Even permission-based lists can fall prey to aggressive spam filters, which we estimate block 10-20% of email from subscribers' inboxes. We call these "false positives," and you can reduce your chances of getting them by understanding how spam filters work.

There's a pretty long list of criteria that spam filters consider in judging a campaign's spaminess. Filters weight each factor, and add them up to a spam score, which determines whether a campaign will pass through the filter. Passing scores are determined by individual server administrators, so unfortunately, what passes some filters doesn't pass all of them.

In this article:

What's considered "spammy"?

The list of what qualifies as "spammy" changes often, because the filters adapt based on what subscribers mark as spam in their inboxes. The content of your campaign is important, and contributes to your spam score.

Try to avoid these spammy content pitfalls:

  • Formatting: ALL CAPS, crazy colors, and extra exclamation points!!!!
  • Content: Anything about getting money, paying less money, or money-back guarantees
  • Code: Sloppy code, extra tags, code pulled in from Microsoft Word
  • Images: Too many images, or one single image and no text to balance it out

There's a lot more to your email than just the message body though. A spam filter's job is to rate how familiar or relevant you are with your recipients. It will also analyze the subject line, the recipient's name, your From: name, the sender's IP address, domain, and reputation, and even advice from other spam filters.

What do spam filters check?

Subject Line

The subject line is a critical component to judging spamminess by spam filters and human beings. Relevance is key. Subscribers should know at a glance who sent the campaign and what it's about. A subject line should be intriguing but not misleading.

Improve your score: Avoid words like free, mortgage, insurance, act now, casino, limited time, coupons, click now, and open immediately; don't use too much punctuation or special characters, including creative numeral use (e.g., H3LLO, ~*Hi*~).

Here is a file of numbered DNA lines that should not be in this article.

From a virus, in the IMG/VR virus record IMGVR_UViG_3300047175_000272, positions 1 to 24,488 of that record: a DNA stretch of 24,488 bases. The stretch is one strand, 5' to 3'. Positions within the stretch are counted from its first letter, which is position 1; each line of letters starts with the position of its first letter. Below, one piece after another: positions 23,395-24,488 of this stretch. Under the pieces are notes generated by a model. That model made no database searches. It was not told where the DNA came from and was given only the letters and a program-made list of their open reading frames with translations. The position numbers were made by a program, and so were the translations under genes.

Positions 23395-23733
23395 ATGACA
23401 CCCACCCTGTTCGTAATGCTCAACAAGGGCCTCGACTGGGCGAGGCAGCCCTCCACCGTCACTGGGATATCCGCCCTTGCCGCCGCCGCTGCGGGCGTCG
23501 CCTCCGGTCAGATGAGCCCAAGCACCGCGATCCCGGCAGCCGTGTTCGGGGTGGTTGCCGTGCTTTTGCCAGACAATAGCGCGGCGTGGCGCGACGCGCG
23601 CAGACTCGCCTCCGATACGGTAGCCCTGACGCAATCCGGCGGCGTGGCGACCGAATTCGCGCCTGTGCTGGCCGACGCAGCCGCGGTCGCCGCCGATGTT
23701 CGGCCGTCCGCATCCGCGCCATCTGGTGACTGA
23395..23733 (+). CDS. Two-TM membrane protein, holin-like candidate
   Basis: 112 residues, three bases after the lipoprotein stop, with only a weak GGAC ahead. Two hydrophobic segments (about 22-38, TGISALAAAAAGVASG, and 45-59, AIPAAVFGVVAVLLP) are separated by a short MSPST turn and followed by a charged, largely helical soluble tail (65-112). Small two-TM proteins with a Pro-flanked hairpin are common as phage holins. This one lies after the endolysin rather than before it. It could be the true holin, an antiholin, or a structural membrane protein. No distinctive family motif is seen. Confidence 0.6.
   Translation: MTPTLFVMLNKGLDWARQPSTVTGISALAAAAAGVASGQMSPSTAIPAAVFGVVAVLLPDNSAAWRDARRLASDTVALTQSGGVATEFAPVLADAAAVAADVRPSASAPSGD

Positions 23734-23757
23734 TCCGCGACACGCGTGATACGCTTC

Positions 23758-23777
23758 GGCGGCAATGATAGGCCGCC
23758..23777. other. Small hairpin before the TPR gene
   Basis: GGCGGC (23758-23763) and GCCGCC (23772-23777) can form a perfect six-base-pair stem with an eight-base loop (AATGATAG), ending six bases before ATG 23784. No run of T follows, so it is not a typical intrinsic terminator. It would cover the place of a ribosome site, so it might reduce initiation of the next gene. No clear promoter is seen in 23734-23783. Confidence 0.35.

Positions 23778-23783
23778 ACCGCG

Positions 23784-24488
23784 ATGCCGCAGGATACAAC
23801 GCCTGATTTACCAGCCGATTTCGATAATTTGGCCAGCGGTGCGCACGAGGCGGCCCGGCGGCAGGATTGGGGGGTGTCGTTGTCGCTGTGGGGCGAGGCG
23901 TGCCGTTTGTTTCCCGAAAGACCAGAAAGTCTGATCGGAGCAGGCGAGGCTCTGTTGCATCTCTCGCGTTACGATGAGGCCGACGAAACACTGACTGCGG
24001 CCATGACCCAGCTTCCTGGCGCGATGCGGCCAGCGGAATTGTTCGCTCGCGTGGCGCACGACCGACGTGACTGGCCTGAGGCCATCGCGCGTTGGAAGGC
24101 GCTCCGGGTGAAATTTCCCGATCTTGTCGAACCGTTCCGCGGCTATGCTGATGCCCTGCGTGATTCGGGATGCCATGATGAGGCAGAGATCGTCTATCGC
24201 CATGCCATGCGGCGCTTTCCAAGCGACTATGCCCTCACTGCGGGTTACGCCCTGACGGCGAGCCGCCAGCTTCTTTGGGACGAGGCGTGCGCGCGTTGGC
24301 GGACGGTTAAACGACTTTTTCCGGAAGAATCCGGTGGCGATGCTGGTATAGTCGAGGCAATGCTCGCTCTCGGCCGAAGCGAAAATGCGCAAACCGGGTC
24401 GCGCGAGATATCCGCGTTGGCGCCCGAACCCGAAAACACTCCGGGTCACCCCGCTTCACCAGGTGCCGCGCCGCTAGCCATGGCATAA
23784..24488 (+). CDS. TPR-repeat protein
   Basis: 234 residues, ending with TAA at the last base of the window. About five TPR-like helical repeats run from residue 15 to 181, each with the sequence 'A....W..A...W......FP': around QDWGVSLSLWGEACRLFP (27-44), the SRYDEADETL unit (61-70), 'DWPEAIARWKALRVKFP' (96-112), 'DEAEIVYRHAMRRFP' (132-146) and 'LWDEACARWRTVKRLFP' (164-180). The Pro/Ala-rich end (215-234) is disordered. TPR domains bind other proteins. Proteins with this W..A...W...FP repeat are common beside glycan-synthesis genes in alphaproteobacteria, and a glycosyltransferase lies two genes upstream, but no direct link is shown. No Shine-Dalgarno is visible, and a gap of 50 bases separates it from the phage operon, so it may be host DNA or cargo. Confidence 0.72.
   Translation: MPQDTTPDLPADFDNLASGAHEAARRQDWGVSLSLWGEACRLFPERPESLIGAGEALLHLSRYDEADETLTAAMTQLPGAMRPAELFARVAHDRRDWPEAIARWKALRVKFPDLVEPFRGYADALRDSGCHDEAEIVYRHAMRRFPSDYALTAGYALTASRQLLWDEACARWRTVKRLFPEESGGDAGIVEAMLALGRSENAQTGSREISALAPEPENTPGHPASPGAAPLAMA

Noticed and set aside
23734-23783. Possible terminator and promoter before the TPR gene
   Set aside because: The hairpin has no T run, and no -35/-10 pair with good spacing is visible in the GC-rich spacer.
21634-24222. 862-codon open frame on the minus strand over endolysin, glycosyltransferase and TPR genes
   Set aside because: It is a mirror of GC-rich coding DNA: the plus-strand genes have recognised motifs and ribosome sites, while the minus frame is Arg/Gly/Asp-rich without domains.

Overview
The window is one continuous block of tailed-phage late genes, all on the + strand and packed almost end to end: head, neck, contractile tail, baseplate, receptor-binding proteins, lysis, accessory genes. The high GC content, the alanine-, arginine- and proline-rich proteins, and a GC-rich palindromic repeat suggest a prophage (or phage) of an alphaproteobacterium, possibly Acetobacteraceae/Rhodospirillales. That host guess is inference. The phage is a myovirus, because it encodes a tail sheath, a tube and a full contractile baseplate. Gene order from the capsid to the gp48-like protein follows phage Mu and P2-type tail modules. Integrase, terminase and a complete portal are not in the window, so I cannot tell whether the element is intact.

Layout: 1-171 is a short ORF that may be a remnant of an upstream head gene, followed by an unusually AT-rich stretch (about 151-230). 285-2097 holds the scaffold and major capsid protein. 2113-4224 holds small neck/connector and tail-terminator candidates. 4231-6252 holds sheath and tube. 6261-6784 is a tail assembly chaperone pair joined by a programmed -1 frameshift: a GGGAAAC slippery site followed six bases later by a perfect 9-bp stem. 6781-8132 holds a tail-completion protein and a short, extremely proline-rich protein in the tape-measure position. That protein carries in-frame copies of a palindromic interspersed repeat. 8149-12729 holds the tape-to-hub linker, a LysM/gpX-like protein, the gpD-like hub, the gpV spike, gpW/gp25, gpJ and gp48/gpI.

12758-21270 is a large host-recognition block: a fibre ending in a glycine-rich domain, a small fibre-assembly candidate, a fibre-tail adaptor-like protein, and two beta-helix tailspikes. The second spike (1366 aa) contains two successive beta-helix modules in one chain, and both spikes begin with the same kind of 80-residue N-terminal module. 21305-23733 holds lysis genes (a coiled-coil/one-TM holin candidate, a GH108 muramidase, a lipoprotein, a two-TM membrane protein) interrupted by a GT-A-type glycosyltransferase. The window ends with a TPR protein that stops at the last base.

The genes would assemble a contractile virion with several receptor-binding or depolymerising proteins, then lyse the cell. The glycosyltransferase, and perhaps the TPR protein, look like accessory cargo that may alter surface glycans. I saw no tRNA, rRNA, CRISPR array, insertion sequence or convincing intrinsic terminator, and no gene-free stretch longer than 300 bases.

To: Field

Spam filters want to know that you are acquainted with the person receiving the email. Instead of sending emails to freddie@mailchimp.com, a spam filter would rather see your email addressed to Freddie or Freddie von Chimpenheimer.

Improve your score: Use merge tags to personalize the To: field on the Setup step of the Campaign Builder.

Message Content

It's important to consider your audience when you're creating any type of content. Since your subscribers have opted-in to your list, they should already know who you are, which means you can avoid any kind of introductions about you or your company. Familiarity is key to avoiding spam filters.

Your campaign content should be clear, clean and balanced. That means it's free of "spammy" words and punctuation, the code is valid and uncluttered, and there's a good balance of images and text. Links should go directly to valid targets or via link shorteners that have not been blacklisted.

Spam filters also check to see if a plain-text version of the campaign is available.

Improve your score: To keep your campaign code clean, use MailChimp templates or work with a designer. We strongly advise against using Microsoft Word or Publisher to code your campaigns.

Your IP Address

Where your campaign comes from is as important as what's inside it. Some spam filters check your sending IP against blacklisted IP ranges. Unfortunately, that means if anyone in your IP range is spamming, your legitimate messages can be trapped in filters too.

Blacklisting is of particular concern to MailChimp, because if one of our millions of users does something spammy, it can affect the deliverability of our other users. That's why you might hear from our Compliance Team from time to time.

Improve your score: Stick with MailChimp for the most part, we're vigilant so you don't have to be. But you'll have to hold up your end of the bargain by staying in compliance (and telling your colleagues about blacklisting too).